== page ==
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Strong Mayor System Debated

Video unavailable. Read transcript below.

Video published February 5, 2010 | Download MP4 | View transcript

Above: In June, San Diego voters will decide if they want the strong mayor system permanent and whether to add a ninth city council district. We discuss how the strong mayor system has worked for San Diego over the last five years.

GLORIA PENNER (Host): The city of San Diego's experiment with a strong mayor system is also attracting attention. In June, city voters will decide whether to make that system permanent and whether to add a 9th district to the city council. Alright, at this point we’ve only had one mayor since – let me start with you Barbara – since the system began five years ago. How fair a test is that?

BARBARA BRY (SDNN.com): Well Gloria, I think we just have to put this issue to bed. We’ve got a strong mayor system in place. The voters are likely going to pass it in June. It has to go on the ballot. Legally, the city council has to put it on the ballot. They don’t have a choice. You can have effective mayors, ineffective mayors; you can have effective city council members, ineffective city council members. So lets just move on, pass this measure, have nine council seats so that we don’t have eight – right now we have eight – and then you can have ties. And we just have to get on with trying to run the city effectively.

PENNER: But that system was put into effect when there was a question about whether we could hold the elected officials accountable with decisions that were being made by a city manager. How has that worked out? Can we now hold the mayor accountable? And what happens if we say, well, he's accountable and we don’t like what he's doing.

ANDREW DONOHUE (voiceofsandiego.org): I think that’s exactly the point. That is not really going to be the structure. It’s going to be the personality and the person that comes in there. We’ve had very strong mayors in a weak mayor system. Now we have a weak mayor in a strong mayor system. So what it all comes down to is are we paying attention actually to the person that’s in that office, and are we – the people in the media – and our San Diego residents holding them accountable? It doesn’t matter if they’re on the city council, if they're a strong executive – are we paying attention to them and are we holding them accountable?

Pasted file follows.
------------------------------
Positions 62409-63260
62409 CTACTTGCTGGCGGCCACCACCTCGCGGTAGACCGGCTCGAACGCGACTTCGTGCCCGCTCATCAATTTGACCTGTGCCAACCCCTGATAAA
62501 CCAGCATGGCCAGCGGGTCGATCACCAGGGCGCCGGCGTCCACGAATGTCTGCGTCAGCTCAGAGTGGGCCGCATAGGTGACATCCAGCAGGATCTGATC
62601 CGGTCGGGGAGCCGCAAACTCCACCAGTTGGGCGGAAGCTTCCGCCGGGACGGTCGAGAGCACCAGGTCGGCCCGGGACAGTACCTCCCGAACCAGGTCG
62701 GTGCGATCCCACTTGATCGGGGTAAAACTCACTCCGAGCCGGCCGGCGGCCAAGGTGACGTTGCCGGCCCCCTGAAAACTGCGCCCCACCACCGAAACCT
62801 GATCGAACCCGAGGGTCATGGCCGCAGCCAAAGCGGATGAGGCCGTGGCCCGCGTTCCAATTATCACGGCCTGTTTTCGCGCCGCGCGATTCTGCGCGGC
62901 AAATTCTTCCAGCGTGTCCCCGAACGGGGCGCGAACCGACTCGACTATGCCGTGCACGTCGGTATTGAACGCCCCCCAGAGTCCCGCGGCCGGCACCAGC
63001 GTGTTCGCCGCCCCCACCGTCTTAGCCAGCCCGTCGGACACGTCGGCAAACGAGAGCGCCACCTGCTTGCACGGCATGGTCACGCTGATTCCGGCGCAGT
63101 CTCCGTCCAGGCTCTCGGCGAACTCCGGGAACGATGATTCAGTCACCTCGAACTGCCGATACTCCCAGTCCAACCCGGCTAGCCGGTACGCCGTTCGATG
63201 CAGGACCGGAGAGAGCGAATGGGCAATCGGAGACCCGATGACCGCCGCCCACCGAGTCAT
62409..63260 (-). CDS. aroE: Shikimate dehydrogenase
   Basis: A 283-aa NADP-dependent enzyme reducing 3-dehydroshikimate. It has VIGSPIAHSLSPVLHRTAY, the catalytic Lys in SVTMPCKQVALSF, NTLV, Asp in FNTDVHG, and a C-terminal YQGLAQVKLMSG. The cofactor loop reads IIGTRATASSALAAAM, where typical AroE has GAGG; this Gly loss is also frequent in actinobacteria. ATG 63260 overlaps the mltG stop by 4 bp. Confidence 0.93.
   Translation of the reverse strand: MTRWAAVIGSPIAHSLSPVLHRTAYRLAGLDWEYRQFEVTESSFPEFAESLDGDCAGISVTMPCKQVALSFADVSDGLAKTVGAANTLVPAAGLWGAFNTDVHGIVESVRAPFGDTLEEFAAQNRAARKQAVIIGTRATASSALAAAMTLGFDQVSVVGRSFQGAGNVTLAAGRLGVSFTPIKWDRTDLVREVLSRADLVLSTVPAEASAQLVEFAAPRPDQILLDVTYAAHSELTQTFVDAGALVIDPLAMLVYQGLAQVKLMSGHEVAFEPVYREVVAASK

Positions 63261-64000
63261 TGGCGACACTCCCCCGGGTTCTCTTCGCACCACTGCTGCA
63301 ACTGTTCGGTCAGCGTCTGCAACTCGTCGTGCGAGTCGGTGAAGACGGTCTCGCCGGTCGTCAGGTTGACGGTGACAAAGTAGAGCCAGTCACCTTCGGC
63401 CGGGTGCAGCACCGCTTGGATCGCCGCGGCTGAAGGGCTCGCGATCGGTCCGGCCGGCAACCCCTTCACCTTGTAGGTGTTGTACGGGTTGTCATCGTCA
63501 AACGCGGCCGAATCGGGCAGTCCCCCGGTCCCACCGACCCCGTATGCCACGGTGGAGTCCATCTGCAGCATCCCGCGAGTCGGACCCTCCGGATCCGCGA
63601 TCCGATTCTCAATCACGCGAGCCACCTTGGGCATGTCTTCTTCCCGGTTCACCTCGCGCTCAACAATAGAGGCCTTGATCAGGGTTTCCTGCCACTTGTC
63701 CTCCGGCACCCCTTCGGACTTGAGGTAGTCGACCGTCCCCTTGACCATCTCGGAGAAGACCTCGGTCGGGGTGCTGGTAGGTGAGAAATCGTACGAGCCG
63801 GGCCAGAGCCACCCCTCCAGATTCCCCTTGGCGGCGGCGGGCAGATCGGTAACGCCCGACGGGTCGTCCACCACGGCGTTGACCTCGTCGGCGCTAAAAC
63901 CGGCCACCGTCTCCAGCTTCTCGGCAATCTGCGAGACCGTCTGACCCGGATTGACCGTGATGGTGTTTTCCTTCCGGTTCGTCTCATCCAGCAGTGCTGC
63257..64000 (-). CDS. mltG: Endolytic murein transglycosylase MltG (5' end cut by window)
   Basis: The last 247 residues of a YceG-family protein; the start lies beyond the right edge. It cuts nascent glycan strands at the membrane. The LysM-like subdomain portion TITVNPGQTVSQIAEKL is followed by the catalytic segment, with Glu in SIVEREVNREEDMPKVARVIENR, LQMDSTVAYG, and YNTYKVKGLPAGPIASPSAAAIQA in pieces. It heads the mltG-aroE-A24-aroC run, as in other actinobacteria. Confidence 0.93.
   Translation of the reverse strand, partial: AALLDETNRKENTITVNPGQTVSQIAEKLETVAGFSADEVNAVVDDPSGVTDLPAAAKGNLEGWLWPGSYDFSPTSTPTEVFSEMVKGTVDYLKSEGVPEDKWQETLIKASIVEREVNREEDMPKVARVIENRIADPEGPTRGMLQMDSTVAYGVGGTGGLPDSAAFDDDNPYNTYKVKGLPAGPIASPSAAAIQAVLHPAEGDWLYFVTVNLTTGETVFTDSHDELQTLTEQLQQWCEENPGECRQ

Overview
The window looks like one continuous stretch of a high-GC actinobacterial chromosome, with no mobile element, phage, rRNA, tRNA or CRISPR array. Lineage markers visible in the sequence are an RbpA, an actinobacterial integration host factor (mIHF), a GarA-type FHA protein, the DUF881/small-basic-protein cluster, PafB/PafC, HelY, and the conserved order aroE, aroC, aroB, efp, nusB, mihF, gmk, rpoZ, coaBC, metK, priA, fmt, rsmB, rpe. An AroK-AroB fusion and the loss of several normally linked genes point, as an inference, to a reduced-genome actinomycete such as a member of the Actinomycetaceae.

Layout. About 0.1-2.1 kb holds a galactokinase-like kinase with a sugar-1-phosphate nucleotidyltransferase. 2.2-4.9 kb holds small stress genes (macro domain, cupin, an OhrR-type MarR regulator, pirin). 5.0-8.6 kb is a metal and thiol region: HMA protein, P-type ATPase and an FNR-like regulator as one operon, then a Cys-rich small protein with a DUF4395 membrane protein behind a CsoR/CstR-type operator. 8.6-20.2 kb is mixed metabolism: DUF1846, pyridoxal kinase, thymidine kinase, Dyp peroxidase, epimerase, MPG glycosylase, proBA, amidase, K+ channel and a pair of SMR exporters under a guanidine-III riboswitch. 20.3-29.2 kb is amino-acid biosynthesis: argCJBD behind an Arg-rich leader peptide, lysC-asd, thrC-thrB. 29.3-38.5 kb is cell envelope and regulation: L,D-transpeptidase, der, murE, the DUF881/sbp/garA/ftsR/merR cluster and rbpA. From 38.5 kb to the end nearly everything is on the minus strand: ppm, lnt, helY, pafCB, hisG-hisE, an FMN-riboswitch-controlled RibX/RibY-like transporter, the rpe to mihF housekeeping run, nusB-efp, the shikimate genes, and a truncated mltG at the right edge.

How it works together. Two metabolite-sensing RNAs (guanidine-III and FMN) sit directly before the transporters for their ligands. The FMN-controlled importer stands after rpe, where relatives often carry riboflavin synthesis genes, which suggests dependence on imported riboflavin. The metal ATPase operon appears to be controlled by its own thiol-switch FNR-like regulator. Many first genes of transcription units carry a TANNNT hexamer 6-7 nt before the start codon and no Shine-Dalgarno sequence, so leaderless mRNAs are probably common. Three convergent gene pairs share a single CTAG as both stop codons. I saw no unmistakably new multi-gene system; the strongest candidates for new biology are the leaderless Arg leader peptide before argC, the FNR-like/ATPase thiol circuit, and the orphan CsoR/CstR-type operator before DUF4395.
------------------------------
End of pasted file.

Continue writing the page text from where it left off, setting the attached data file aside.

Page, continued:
PENNER: But one challenge is that in this “strong mayor” system, the mayor is supposed to not only lead politically, lead the city politically, but also he's supposed to be the administrator. So how do you keep politics and administration separate?

BRY: Well Gloria, you can't keep politics and administration separate in any city. And most of the major cities in this country have an executive/strong mayor. I mean, L.A., New York, Philadelphia. So it’s just I think a better way to organize a city. And of course in the end it all gets down to the people.

PENNER: Gets down to the people, but there was some concern when Proposition E was first put on the ballot five years ago. The opponents said this gives powerful business interest a direct ear to the mayor. They don’t have to go through their city council members, they can go right to the mayor and get their needs served. Has it happened that way?

DONOHUE: I don’t think that it’s happened any differently than it would have happened before. You still have to have all major initiatives passed by the city council, so there're still plenty of checks and balances. And if there is power and if there are people that have a lot of power in city hall, they had if before, they have it now, and they’ll have it tomorrow.

PENNER: Ok. Well this is really kind of a not just a yes/no question, but I want to know… I want you to justify it. Let’s start with you Barbara. How is the city better off now? Is it more efficient? Is it more accountable under the strong mayor system than it was for the many decades under the city manager system? And I want you to prove it to me. I’m a voter now.

BRY: Well I don't know that I can prove that the system… I think the system is a better system. In the end it all gets down to people. Remember, the pension fund problem that we have arose when we had a city manager system. So I think that the public is more aware, it’s more transparent the problems that we have. We now have to get our elected officials to perhaps do a better job of dealing with them.

PENNER: Can you give me one fast reason that we shouldn’t vote for this?

DONOHUE: No. I just think we need to pay attention to actually who is the mayor.

PENNER: Ok, well thank you very much Barbara Bry, Andrew Donohue.

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